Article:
The Role of Expertise in Relation to Professional Teacher Identity: A Study Amid Emergency Remote Teaching in the Netherlands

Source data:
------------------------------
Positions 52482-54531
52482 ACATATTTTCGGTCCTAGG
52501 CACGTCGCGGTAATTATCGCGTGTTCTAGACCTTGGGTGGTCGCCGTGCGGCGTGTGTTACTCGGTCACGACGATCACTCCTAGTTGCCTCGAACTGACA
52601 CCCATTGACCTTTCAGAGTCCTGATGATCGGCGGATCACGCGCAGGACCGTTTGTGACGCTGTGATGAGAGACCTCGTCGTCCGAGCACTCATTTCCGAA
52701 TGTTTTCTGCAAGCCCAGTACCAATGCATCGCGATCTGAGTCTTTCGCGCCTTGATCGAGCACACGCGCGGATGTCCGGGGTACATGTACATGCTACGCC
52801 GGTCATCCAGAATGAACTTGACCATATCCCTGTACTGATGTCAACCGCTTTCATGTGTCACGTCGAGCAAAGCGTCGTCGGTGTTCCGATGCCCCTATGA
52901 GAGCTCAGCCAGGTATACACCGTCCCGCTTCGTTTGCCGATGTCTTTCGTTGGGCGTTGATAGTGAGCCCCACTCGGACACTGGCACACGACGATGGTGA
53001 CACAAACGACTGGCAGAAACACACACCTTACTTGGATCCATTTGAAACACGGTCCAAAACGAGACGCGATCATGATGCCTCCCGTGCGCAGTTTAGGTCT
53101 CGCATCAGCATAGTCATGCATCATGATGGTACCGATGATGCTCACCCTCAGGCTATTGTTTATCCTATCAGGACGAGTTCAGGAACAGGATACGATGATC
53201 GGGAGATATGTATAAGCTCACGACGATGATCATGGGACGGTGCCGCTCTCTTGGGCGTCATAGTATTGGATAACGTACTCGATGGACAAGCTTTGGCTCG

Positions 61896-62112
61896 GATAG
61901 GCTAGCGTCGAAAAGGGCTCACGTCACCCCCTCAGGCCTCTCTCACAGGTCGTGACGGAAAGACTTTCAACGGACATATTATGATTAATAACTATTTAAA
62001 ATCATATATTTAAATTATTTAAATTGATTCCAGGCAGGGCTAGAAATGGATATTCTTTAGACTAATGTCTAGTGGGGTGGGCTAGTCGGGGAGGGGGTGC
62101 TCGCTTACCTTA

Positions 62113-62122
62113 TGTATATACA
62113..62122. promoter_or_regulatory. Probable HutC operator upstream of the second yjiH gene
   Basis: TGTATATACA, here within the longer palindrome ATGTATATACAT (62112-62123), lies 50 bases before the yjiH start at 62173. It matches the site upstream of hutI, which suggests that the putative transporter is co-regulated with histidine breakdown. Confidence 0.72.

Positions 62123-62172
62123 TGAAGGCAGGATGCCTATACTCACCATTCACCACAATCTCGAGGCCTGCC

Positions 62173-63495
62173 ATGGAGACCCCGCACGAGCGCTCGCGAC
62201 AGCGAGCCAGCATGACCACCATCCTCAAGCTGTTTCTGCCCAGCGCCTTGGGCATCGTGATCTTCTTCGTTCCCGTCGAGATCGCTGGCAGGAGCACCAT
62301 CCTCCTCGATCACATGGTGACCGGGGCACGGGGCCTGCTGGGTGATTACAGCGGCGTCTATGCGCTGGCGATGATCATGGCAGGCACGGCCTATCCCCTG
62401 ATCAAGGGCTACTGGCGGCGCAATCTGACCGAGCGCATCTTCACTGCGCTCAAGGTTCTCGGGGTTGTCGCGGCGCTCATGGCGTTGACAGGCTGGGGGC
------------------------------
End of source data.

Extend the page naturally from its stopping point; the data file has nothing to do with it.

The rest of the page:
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This study sampled Dutch secondary education teachers to investigate the relationship between their level of expertise and sense of professional teacher identity amid emergency remote teaching. Besides, the aim was to advance theory by investigating two variables crucial to professional teacher identity, namely self-image and emotions. This study employed a mixed-method design, respectively involving an online-questionnaire (N = 81) and interviews (N = 5). The questionnaire comprised a previously validated scale for each domain of professional teacher identity, resulting in a total of 55 items. Through analysis of variance, mean differences between novice and expert teachers were detected based on each domain of professional teacher identity. To elucidate these relationships, the moderator variables age and teacher-tracking were added. Statistically significant main effects revealed differences between novice and expert teachers on the domains of self-efficacy, motivation, self-image, and emotions. Moreover, statistically significant interaction effects revealed age moderated the relationship between expertise and self-efficacy, while teacher-tracking moderated the relationship between expertise and occupational commitment. The results imply further support is required from school administrators and policymakers, in particular for early-career teachers who struggle shaping a professional teacher identity amid emergency remote teaching.